New answers tagged

6

Here's a rough estimate. From the curves at top left of the plot in figure 1 in this paper, we can expect on average, per year per million km2 of earth surface, 4.5 meteors, weighing 31 grams ("log m" -- base 10, not base e, which would mean 7 grams). Heavier ones are rarer. Your 500 m diameter balloon's projected area is about 0.2 km2. So the average ...


3

We can probe this matter a little more in-depth. This introductory reference describes all the giant or Jovian planets, noting that only the two more massive ones, Jupiter and Saturn, are made primarily of hydrogen and helium. Uranus and Neptune, which did not have as much material to work with and did not become powerful enough to draw large proportions ...


0

First of all, the distances in the solar system are absolutely tiny compared to the distances between stars. To the casual observer, the celestial sphere (by which I mean everything in the sky except for the Sun and planets) will look absolutely identical to how it does on earth, or pluto for that matter. From a specific arbitrary point on mars, the sky ...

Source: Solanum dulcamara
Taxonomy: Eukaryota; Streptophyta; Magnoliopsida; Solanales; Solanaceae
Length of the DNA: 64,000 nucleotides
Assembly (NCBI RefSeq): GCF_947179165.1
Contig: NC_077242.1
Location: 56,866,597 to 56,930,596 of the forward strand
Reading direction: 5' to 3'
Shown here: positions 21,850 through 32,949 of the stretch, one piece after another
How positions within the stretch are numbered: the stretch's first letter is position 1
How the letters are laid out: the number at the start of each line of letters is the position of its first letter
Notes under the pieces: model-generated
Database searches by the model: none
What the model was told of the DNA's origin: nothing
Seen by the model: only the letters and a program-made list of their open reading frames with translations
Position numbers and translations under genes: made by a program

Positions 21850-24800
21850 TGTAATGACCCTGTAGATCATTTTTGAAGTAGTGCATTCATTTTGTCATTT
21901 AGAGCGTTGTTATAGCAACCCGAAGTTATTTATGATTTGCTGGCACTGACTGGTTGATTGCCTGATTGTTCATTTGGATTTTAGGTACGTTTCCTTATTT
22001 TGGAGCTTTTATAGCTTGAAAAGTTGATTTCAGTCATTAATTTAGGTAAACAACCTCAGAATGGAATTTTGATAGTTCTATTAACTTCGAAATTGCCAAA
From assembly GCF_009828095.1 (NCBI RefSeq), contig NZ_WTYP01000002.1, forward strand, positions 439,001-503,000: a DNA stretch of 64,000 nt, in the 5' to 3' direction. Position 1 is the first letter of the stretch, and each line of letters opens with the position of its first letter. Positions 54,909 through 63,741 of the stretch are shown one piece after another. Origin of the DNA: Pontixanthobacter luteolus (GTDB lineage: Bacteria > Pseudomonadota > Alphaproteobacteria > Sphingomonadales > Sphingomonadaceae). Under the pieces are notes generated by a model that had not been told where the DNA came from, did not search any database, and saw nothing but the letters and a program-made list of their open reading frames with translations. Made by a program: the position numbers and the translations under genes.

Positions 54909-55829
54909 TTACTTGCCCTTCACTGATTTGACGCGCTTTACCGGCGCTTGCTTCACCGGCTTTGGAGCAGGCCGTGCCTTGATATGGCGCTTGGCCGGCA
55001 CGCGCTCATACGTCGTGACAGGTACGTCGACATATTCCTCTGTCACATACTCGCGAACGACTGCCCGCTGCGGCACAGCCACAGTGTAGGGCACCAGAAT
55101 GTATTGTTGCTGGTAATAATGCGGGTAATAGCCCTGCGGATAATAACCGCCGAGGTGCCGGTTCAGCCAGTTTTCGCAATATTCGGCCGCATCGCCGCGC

3

Assuming the methane stays in orbit around the Earth as indicated by uhoh, it will then not do much else. Wikipedia has a fairly extensive article about methane in the atmosphere, and it mentions that the primary reaction of methane in the atmosphere is oxidation by hydroxyl radicals. Because the hydroxyl radicals come from water and water in our ...


1

Immediate events Start was scheduled for June 11th. But on this day, "Vostok-5" did not go into space. The prognosis came: powerful solar flares are expected, at which the radiation dose may exceed the dangerous X-ray threshold. The start was appointed both on June 12 and June 13, but the specialists of the Sun Service did not give the go-ahead. Finally, ...


Top 50 recent answers are included